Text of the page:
Although some tile and marble setters learn their trade through a formal apprenticeship, many learn informally on the job, starting as a helper.
Some tile and marble setters learn their trade through a 2- to 4-year apprenticeship. For each year of the program, apprentices must complete at least 144 hours of related technical training and 2,000 hours of paid on-the-job training. Tile and marble setters may begin with 12-week pre-apprenticeship training at a training center to learn construction basics. Construction basics include mathematics, building code requirements, safety and first-aid practices, and reading blueprints.
After completing an apprenticeship program, tile and marble setters are considered to be journey workers and may perform duties on their own.
Several groups, including unions and contractor associations, sponsor apprenticeship programs. The basic qualifications for entering an apprenticeship program are as follows:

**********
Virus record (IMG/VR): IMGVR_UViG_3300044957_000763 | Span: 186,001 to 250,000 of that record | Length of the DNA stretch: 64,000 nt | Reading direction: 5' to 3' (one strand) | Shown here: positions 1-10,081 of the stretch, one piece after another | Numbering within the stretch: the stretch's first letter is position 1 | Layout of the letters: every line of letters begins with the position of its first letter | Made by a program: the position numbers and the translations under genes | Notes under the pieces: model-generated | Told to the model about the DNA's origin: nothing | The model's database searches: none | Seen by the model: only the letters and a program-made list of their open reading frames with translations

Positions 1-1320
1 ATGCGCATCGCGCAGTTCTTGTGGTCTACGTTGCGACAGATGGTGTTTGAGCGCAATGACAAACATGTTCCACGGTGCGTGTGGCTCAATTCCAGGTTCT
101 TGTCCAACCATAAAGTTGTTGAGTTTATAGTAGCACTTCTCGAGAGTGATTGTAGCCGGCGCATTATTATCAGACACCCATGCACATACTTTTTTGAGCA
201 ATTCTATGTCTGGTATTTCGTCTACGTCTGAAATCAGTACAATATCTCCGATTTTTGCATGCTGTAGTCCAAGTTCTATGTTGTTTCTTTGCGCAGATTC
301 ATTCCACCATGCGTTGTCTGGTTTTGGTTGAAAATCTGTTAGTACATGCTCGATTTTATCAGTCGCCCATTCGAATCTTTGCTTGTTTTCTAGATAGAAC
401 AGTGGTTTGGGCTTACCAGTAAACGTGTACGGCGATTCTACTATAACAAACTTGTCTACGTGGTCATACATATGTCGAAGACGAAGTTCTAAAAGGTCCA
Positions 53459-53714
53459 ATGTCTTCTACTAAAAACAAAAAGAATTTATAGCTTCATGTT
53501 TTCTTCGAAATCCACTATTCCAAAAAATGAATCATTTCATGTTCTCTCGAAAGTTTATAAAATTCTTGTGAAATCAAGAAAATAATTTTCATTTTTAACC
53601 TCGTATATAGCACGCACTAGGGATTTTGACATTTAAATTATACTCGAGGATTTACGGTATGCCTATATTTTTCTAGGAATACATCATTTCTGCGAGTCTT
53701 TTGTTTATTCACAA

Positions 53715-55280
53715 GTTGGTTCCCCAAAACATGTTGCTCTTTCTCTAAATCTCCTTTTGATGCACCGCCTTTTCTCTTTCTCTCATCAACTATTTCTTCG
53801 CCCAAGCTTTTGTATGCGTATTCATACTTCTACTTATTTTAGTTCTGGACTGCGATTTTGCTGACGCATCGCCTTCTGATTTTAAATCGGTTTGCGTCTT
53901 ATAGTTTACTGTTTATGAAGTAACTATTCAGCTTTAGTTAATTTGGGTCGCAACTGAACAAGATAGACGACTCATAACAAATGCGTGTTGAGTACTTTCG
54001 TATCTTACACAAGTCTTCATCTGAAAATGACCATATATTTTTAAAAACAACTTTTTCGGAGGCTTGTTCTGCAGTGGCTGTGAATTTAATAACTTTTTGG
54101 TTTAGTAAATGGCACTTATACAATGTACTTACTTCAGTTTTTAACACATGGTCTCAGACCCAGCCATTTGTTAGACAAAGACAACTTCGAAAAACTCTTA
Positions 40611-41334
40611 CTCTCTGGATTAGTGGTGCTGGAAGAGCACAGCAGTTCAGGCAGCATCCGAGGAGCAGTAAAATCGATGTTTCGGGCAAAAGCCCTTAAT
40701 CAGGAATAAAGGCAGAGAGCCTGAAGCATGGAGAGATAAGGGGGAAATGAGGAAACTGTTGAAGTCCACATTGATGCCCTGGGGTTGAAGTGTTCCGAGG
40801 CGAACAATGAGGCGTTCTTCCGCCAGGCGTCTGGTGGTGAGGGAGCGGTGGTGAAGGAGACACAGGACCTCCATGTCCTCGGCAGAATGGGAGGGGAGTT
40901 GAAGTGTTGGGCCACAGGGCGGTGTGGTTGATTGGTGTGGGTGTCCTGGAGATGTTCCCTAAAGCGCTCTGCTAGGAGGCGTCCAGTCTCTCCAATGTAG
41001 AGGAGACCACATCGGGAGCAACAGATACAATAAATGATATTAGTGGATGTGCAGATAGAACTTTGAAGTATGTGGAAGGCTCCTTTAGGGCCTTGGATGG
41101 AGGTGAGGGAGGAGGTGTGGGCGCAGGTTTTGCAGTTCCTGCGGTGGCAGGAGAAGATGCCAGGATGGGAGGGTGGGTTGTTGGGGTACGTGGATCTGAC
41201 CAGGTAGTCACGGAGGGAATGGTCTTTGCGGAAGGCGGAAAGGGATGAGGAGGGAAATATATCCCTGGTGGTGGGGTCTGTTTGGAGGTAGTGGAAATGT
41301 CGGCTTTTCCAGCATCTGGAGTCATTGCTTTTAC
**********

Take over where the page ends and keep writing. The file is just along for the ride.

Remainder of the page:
Some contractors have their own training programs for tile and marble setters. Although workers may enter apprenticeships directly, many first start out as helpers.
Some 2-year technical schools offer courses that are affiliated with unions and contractor organizations. The credits earned as part of an apprenticeship program usually count toward an associate’s degree.
Color vision. Setting tile patterns involves determining small color variations. Because tile patterns often include many different colors, tilesetters must be able to distinguish between colors and patterns for the best looking finish.
Customer-service skills. Working in customers’ homes is common. Therefore, tile and marble setters must be courteous and considerate of a customers’ property while completing tasks.
Detail oriented. Some tile arrangements can be highly detailed and artistic, so workers must ensure that the patterns are properly and accurately arranged.
Math skills. Basic math skills are used on every job. Besides measuring the area to be tiled, installers must calculate the number of tiles needed to cover an area.
Physical strength. Some marble setters need to be strong enough to carry and lift heavy marble countertops into position.
Stamina. Tile and marble setters must have the endurance to spend many hours on their feet. When setting tile or marble, installers also may be on their knees for hours at a time.
Source: Bureau of Labor Statistics, U.S. Department of Labor, Occupational Outlook Handbook, 2012-13 Edition